Dwayne Phillips ' Day Book

Items I happen to view each day. Science, Techonology, Management, Culture, and of course Writing

This is my day book for this week. I have modeled this after science fiction and computer writer Jerry Pournelle's view, or as he calls it, his Day Book. I encourage you to see Jerry Pournelle's site and subscribe to his services.

Go to Day Book Home and pointer to previous weeks
Go to Dwayne's Home Page
Email me at d.phillips@computer.org

This week: August 17-23, 2015

Summary of this week:

Monday - Tuesday - Wednesday - Thursday - Friday - Saturday - Sunday

Monday August 17, 2015

Wikipedia's latest problem: not enough volunteers to edit edits of paid people. People are paid to edit Wikipedia pages in favor of their financiers. Wiki-editing volunteers try to keep the pages honest. The volunteers are losing. One reason is that Wikipedia is sitting on a pile of donated money and won't pay its trusted editors.

The LinuxOne: an IBM mainframe running Ubuntu Linux. IBM has been selling Linux machines for 15 years.

Jeff Bezos reacts to the weekend horror stories about working at Amazon. Email him directly if you see such abuse. We shall see what happens and if anyone steps up and calls Jeff.

Perhaps the Apple Watch is a success as it is the leading seller in its market.

Great photos of Mars from an Indian Mars Orbiter. I hear that NASA is running a contest to make a video game for the ISS, really on mission there guys.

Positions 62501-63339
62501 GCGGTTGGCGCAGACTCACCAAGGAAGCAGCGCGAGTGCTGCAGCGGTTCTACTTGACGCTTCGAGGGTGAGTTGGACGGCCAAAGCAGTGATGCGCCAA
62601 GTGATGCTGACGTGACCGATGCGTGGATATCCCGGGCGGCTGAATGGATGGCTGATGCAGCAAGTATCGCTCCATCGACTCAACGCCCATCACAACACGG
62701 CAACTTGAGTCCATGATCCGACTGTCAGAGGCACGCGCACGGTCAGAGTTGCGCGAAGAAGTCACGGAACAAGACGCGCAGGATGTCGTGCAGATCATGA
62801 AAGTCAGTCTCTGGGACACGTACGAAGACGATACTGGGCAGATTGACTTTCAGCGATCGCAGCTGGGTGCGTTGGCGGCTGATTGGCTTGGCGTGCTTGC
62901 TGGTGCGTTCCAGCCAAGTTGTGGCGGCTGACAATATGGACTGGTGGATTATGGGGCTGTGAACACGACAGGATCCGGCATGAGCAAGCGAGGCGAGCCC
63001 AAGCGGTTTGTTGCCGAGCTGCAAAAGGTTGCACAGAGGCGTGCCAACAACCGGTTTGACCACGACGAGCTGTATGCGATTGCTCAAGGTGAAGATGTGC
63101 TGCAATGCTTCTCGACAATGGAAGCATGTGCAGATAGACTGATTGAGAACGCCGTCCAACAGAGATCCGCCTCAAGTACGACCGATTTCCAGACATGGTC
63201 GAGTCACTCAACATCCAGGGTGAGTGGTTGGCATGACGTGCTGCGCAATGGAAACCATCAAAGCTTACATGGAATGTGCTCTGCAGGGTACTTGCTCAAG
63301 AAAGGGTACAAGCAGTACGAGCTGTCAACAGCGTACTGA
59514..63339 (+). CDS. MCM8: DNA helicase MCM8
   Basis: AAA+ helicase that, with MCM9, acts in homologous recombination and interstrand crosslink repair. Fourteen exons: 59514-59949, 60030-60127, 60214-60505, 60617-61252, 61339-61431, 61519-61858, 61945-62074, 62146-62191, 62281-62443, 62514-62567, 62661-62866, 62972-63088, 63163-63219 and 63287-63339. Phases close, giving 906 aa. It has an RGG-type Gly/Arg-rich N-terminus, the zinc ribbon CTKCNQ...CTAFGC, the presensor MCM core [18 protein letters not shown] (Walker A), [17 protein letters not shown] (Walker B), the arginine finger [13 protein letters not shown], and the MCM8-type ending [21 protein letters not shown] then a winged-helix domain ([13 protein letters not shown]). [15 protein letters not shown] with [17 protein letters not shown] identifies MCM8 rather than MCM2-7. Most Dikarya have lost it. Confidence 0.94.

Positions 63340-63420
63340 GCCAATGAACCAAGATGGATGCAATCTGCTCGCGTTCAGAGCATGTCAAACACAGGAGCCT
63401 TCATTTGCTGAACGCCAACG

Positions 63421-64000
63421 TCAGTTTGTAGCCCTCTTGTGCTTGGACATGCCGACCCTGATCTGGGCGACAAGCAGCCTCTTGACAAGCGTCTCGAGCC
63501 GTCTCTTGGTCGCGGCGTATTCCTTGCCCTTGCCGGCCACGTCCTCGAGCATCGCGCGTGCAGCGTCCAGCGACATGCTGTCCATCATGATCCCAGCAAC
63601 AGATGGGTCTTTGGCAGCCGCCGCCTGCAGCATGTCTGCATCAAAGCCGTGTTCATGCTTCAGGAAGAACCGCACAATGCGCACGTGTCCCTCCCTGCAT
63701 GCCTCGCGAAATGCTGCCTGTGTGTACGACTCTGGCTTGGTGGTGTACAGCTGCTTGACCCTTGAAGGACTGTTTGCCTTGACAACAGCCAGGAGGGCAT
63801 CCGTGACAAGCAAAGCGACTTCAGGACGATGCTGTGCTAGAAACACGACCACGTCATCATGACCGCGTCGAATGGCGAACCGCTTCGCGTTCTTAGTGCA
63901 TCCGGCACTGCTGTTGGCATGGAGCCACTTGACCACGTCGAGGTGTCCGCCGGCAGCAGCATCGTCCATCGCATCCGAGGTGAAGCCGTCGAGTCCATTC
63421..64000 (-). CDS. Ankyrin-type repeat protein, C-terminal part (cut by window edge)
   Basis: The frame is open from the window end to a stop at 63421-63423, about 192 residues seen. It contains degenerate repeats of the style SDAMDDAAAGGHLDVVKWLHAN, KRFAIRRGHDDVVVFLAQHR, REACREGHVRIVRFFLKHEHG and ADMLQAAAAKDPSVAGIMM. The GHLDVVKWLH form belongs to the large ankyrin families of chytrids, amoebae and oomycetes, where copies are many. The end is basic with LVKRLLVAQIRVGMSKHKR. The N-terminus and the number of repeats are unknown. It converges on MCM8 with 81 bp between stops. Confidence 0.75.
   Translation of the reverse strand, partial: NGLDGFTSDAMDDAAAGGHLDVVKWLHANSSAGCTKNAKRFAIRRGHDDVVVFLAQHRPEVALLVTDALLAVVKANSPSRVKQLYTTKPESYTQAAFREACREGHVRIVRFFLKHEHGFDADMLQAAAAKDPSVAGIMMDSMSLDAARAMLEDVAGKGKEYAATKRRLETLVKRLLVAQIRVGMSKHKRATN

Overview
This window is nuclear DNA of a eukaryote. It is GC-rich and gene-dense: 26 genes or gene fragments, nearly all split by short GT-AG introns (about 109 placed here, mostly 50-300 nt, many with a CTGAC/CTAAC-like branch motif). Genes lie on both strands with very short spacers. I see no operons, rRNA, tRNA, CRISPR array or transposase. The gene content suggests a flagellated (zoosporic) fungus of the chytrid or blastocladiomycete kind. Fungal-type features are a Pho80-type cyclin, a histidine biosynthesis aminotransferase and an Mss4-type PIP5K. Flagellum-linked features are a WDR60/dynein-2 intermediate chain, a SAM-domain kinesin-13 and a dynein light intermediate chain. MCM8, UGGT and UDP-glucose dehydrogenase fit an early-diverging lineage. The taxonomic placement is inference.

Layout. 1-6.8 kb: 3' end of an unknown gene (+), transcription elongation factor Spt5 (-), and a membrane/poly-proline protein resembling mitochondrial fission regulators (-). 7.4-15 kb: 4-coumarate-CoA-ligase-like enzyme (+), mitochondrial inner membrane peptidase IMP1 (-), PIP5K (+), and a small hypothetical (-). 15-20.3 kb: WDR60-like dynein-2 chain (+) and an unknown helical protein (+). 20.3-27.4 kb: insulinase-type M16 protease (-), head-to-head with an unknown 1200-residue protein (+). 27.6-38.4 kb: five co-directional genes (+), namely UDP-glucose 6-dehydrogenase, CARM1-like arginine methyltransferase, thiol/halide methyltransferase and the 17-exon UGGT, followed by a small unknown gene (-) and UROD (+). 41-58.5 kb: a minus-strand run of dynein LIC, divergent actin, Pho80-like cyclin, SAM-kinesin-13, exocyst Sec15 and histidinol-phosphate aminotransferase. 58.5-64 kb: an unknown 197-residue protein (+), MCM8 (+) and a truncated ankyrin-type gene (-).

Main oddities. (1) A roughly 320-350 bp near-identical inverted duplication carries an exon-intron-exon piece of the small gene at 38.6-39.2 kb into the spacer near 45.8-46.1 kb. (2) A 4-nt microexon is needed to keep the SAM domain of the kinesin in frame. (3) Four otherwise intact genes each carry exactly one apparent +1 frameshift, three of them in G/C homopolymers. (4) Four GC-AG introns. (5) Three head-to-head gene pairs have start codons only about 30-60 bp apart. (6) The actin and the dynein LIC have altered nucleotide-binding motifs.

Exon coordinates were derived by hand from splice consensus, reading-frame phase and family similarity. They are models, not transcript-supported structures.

Maybe, just maybe, computer vision analysis of hand sketches can detect dementia years earlier.

How one person reprogrammed, a.k.a., hacked the Amazon Dash Buttons to be a baby monitor.

Donald Trump, businessman, doesn't like H-1B visas. Hire American first!

One of the reasons that America's government employees are separated from America is that they are separated, i.e., the only encounter other citizens in bad situations. This affects police and regulators as well. It is bad for America, and the police won't listen to "outsiders." That is the problem, they consider others as "them."

Virginia, where I reside, is finally changing its insecure computer voting machines. Perhaps others will learn as well.

Email me at d.phillips@computer.org
Go to Day Book Home and pointer to previous weeks
Go to Dwayne's Home Page

Tuesday August 18, 2015

Google completely rebuilds Hangouts for another try. Why not use it? Free multi-person video conferencing.

This is real—not an animation. A 6' tall biped robot running through the woods. Yes, it is attached to a cable for power and such, but this is a big step forward in robotics.

For the airplane and other situations: a cup holder that attaches to your laptop.

The 6th version of Android is M for Marshmallow.

The FAA claims that this past weekend's fiasco was due to a bad software update.

Our State Department finds tens of thousands more Hillary Clinton emails. So much for press conferences.

The Internet in North Korea–censored access for a few thousand in a country of 25 million.

Computer vision algorithms in this little camera edit your videos for you.

Google's Project Sunroof: combine mapping, your house's location, and atronomy to tell if you get enough sunlight to amke solar energy worthwhile.

ooops, our IRS underestimates the damage of its latest data breach. What a surprise (not).

Stories of horrific working conditions at Amazon go back for years.